“Over here,” Johnny was hidden in the underbrush, following an overgrown game trail. Keith Ray attacked the loose, near vertical punch climb off the skidder, miraculously cleaning the loose tech, despite the challenge of even walking up it - again, underlining that there wasn’t a weak link in the assemblage. Alder saplings whipped us in the face as we made the climb to our first saddle. Hearing screams just ahead of us, we stopped dead in our tracks. “There’s a hornet nest on the trail!” Mikey Jones got tagged. Dropping his bike and running madly, he now had the challenge of retrieving his bike. Turns out the hornets didn’t want to give it back. We bush whacked into the forest, giving wide berth to the nest, feeling sorry for Mike as his screams echoed through the forest, as he tolerated more stings retrieving his bike.
Our 5000-foot descent came with the price tag of 2000 feet of climbing. As spectacular as the descents and views would be on this trail, it would have some tough climbs before we could reap our rewards. Everyone got stung in their own way on the Derenzy. I broke the record on the trip with three flats in one day. The descent was more down than up, but peppered with some gut-wrenching tech climbs that required you to dig deep. Although most people know Schley and Simmons as the kings of Freeride, what most people don’t see is their capabilities as climbers. Having training partners like Matt Ryan and Dre Hestler helps; these two eat vert like a rabid dingo eats your baby. I watched Schley and Simmons, refusing to quit, cleaning long, steep and sustained climbs all day. The ride finished with a series of rocky steeps and some stunning rock slabs with awesome exposure. Sweet vistas, heavy tech, big climbs and huge descents, the Derenzy gave us everything we wanted in an All Mountain adventure. But Johnny still had more on the menu…Rock Oven - 21.2km traveled, 1976 feet gained and 5010 feet lost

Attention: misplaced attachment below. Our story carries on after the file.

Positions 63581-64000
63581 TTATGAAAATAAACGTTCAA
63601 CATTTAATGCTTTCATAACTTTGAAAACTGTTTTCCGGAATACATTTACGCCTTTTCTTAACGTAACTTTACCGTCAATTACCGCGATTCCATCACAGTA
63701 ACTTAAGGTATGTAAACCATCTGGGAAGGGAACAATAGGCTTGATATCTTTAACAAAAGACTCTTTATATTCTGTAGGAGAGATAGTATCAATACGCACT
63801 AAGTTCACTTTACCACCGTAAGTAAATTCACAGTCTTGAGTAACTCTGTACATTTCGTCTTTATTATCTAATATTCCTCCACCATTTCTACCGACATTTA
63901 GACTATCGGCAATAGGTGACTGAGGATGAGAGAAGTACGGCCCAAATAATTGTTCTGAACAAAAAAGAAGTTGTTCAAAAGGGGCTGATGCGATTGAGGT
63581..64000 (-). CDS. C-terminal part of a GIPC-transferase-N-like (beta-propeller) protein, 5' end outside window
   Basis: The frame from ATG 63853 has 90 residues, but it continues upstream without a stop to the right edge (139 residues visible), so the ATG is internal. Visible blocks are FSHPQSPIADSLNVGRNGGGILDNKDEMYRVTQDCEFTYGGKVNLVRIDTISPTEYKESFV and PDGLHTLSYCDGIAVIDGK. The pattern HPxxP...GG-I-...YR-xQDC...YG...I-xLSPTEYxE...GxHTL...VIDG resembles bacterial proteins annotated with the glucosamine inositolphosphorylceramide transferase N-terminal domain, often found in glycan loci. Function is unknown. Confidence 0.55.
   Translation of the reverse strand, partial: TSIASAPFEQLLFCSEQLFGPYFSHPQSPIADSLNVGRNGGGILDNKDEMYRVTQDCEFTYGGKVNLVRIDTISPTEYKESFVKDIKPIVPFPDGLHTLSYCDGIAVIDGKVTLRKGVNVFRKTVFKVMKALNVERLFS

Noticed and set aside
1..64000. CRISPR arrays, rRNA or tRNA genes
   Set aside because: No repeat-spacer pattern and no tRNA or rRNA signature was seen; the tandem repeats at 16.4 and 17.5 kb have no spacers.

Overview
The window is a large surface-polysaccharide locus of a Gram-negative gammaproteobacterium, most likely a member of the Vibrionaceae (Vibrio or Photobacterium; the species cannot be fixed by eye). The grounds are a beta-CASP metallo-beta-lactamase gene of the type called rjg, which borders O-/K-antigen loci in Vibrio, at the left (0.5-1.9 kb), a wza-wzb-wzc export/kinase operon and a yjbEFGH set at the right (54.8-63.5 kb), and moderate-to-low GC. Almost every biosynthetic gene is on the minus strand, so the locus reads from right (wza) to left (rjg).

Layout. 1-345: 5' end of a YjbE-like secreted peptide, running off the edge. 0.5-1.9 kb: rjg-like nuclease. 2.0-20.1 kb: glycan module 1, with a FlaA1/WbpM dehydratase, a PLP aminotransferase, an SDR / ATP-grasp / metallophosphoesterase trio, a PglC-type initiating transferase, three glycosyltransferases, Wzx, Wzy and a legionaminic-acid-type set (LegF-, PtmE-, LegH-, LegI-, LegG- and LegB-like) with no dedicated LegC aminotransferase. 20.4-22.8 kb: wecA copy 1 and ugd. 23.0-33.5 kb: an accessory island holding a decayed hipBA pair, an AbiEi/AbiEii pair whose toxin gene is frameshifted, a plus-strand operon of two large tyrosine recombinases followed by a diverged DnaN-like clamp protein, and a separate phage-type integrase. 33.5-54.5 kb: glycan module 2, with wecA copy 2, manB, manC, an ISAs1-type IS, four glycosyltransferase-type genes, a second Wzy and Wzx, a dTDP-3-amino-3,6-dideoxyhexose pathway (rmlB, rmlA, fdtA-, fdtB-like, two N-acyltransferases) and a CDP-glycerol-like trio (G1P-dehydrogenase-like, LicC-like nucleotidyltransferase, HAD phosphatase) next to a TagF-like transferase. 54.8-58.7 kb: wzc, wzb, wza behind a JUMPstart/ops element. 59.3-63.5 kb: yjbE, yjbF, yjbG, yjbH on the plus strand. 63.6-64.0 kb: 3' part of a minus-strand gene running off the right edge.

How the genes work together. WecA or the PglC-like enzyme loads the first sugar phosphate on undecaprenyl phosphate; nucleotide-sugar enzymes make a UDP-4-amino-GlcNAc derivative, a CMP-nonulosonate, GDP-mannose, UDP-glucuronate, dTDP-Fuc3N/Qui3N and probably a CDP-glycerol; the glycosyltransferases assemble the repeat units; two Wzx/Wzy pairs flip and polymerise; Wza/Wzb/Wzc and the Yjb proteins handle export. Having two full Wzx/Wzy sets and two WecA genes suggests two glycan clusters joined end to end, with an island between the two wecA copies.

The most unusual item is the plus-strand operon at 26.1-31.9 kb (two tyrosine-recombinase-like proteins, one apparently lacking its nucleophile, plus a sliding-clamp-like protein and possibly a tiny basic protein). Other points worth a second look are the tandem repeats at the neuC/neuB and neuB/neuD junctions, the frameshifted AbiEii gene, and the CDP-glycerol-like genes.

We barely had a moment to reflect after our Derenzy descent when Smoke was mustering the troops once again, loading bikes, herding riders and cracking the whip, vehemently now, convinced we’d run out of time to hit Cawston Creek. “Get in the F*%&ing Van!” Smoke was sure we’d squandered our opportunity, the adventurer in him nevertheless refusing to admit defeat. The best guides are those who abound in tenacity, and Smoke was smouldering with it at this point. Assured we’d run out of time, Johnny put the pedal to the metal, screaming up the gravel road, cresting the shoulder of Cawston as the sun fell low on the horizon. Just as Smoke suspected, our last ride would be a descent into darkness.
“Gentlemen, fire up your double bladed loam saws!” Matt Ryan led the charge with his now famous battle cry, seemingly unaffected by the 27 000 feet we’d already logged. Without lights, it was now a mad dash to the trail head, each of us sprinting across the traverse in the dusk, despite our legs that begged for mercy. As the sun slipped below the horizon and the moon rose, we descended under twilight clouds of pink and gold, the Similkameen River far below. Cawston was classic riding on the Thompson Plateau; tight, high-speed, white clay singletrack through fields of mint coloured sage. Darkness fell and the trail grew steeper until we were surfing through eroded rubble, fighting to stay out of deep rain ruts. Surviving the heinous end of the trail, everyone gathered at the bottom, laughing in the darkness, watching the remaining ski down the unhappy ending. Picking our way through the night, back to the awaiting van, we had logged our biggest day of vert. It was the first time all day Johnny wasn’t after us to load up. Instead, it was like the lid was pulled off the boiling pot, we were cracking Pils and drinking deep. It seemed some sort of solace to fall back into the luxury of a relaxed pace, with no pressure but to drink and smile, a stark contrast to the mounting pressure that gathered in strength throughout the day, building from the break of dawn.
It was days like these that underlined the words of Matt Ryan: “I have a feeling that we are all in the same boat when I say, let's keep this one alive as long as we are still all ripping dirt and not lying in it.” Still above ground, we looked forward to our last day under the tutelage of Smoke. After today, anything evermore would be gravy.Cawston Creek - 8.7km traveled, 355 feet gained and 4617 feet lost
Trips like Pinkbike's Hurtin' for Vert can't happen without a great group of riders and an equally amazing support group like Specialized Bikes, Bush Pilot Biking, Rocky Mountain Bikes, Pilsner and Pinkbike.com. Thanks a ton for your support in making this year's adventure all time, we all appreciated it.
Extra thanks to our drivers today Andrew Drouin of Sweet Singletrack
as well as our talented daily driver Kim. Thanks for the extra guiding as well today to Kurt Flaman from Freedom Bike Shop
Stay tuned for day 4 coming soon.